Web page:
RISK MANAGEMENT

New Business Risk: Have You Patched Flaws in Your Microprocessor Chips?

Just fresh into the New Year, microprocessor architecture flaws have been reported by researchers from Google's Project Zero team, the Graz University of Technology in Vienna, the University of Pennsylvania, the University of Adelaide in Australia, and various security companies.

Within the first few days of 2018, Microsoft, Linux, Google and Apple started rolling out patches addressing design flaws in processor chips that security researchers named Meltdown and Spectre.

Here’s what you need to know about these flaws and their impact.

What are Meltdown and Spectre?

Meltdown, designated as CVE-2017-5754, can enable hackers to gain privileged access to parts of a computer’s memory used by an application/program and the operating system (OS). Meltdown affects Intel processors.

Spectre, designated as CVE-2017-5753 and CVE-2017-5715, can allow attackers to steal information leaked in the kernel/cached files or data stored in the memory of running programs, such as credentials (passwords, login keys, etc.). Spectre reportedly affects processors from Intel, Advanced Micro Devices (AMD), and Advanced RISC Machine (ARM).

Modern processors are designed to perform “speculative execution.” This means it can “speculate” the functions that are expected to run, and by queueing up these speculations in advance, they can process data more efficiently and execute applications/software faster.

It’s an industry technique used to optimize the processor’s performance. But this technique also permits access to data that are normally isolated. An attacker, therefore, can send an exploit that would find a way to get into this data.

Because these vulnerabilities take advantage of a basic process used by all modern CPUs to help speed up requests, attackers can exploit the timing of various instructions so they can see the information – whether it’s proprietary corporate data or sensitive personal information.

What’s their impact?

Intel processors built since 1995 are reportedly affected by Meltdown, while Spectre affects devices running on Intel, AMD, and ARM processors. Meltdown is related to how privileges can be escalated, while Spectre entails access to sensitive data that may be stored on the application’s memory space.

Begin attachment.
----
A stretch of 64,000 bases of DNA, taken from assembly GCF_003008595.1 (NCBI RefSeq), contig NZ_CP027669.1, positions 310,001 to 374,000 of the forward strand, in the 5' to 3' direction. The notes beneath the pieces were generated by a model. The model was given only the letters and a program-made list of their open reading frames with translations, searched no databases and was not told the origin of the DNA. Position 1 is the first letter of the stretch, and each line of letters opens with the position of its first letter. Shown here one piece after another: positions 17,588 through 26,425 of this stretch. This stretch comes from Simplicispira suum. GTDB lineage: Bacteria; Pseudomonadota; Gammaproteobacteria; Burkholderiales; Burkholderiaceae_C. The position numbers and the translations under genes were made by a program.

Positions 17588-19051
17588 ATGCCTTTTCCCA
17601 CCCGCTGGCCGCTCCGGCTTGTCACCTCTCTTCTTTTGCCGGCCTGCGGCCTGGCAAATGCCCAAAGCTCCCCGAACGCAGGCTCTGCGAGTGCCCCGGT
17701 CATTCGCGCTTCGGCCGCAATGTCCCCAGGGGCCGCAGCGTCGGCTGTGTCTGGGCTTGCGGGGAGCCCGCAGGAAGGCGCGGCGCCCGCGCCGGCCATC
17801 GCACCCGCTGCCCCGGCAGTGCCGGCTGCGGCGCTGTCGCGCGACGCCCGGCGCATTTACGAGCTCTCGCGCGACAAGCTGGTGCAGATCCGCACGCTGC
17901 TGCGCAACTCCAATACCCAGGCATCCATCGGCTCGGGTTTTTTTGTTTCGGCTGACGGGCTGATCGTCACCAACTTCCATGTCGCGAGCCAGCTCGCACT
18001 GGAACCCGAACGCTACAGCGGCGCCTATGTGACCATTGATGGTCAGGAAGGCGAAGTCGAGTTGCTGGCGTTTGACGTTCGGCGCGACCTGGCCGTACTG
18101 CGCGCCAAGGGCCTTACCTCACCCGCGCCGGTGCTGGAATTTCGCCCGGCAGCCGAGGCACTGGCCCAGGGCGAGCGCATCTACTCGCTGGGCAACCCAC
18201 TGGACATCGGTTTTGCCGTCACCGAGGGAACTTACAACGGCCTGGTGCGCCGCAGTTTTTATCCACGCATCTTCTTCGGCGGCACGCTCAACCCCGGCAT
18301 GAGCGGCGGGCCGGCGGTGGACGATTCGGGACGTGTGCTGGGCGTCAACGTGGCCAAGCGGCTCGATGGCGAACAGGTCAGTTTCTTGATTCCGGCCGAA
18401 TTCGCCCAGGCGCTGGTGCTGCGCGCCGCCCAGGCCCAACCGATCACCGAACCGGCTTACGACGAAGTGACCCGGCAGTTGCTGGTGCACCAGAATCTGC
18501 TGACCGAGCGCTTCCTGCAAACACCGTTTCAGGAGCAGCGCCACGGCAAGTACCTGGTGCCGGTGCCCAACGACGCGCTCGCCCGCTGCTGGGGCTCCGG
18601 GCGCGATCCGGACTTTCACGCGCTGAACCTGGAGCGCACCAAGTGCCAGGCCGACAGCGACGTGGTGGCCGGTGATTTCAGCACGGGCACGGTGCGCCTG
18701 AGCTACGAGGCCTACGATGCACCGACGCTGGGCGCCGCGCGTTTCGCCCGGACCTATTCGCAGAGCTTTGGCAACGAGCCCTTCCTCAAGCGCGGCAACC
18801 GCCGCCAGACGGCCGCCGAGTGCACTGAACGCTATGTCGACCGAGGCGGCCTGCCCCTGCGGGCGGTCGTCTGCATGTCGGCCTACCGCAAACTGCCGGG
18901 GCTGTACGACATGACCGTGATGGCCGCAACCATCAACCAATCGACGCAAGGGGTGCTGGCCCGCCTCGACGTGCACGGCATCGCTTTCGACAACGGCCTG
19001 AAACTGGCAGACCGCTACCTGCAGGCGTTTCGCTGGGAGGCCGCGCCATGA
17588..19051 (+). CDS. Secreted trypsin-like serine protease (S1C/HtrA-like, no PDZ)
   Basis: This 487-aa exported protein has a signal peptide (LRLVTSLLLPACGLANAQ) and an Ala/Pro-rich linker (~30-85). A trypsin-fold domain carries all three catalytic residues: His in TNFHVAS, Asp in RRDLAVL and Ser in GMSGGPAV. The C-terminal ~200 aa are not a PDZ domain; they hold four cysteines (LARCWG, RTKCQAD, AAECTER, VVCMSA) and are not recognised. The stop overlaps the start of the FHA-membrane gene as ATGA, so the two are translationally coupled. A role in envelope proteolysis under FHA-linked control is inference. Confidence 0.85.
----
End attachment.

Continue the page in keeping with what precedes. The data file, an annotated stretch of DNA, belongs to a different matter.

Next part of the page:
The potential impact is far-reaching: Desktops, laptops, and smartphones running on vulnerable processors can be exposed to unauthorized access and information theft. Cloud computing, virtual environments, and multi-user servers - also used in data centers and enterprise environments - running these processors are also impacted.

It’s also worth noting that the patches that have been released for Windows and Linux OSs can reportedly result in system performance slowdown from 5% to 30%, depending on the workload.

Google’s Project Zero has proof-of-concept (PoCs) exploits that work against certain software. Thankfully, Intel and Google reported that they have not yet seen attacks actively exploiting these vulnerabilities so far.

Are they fixed already?

Microsoft issued a security bulletin and advisory ahead of their monthly patch cycle to address these vulnerabilities in Windows 10. Updates/fixes for Windows 7 and 8 were deployed on the January Patch Tuesday on January 9. Microsoft also issued recommendations and best practices for clients and servers.

Google has published mitigations on the infrastructure/products that may be affected (YouTube, Google Ads, Chrome, etc.). They also released a Security Patch Level (SPL) for Android covering updates that can further limit attacks that may exploit Meltdown and Spectre. A separate security update for Android was also released on January 5. Note that patching on Android is fragmented, so users need to notify their OEMs for their availability. Nexus and Pixel devices can automatically download the update.

Apple’s macOS has been reportedly patched in version 10.13.2, while 64-bit ARM kernels were also updated. VMWare also issued its own advisory. Mozilla, whose team confirmed that browser-based attacks may be possible, addressed the vulnerabilities with Firefox 57.

Trend Micro says it's highly advisable for everyone to install the emergency patch as soon as it is made available from the respective vendors.

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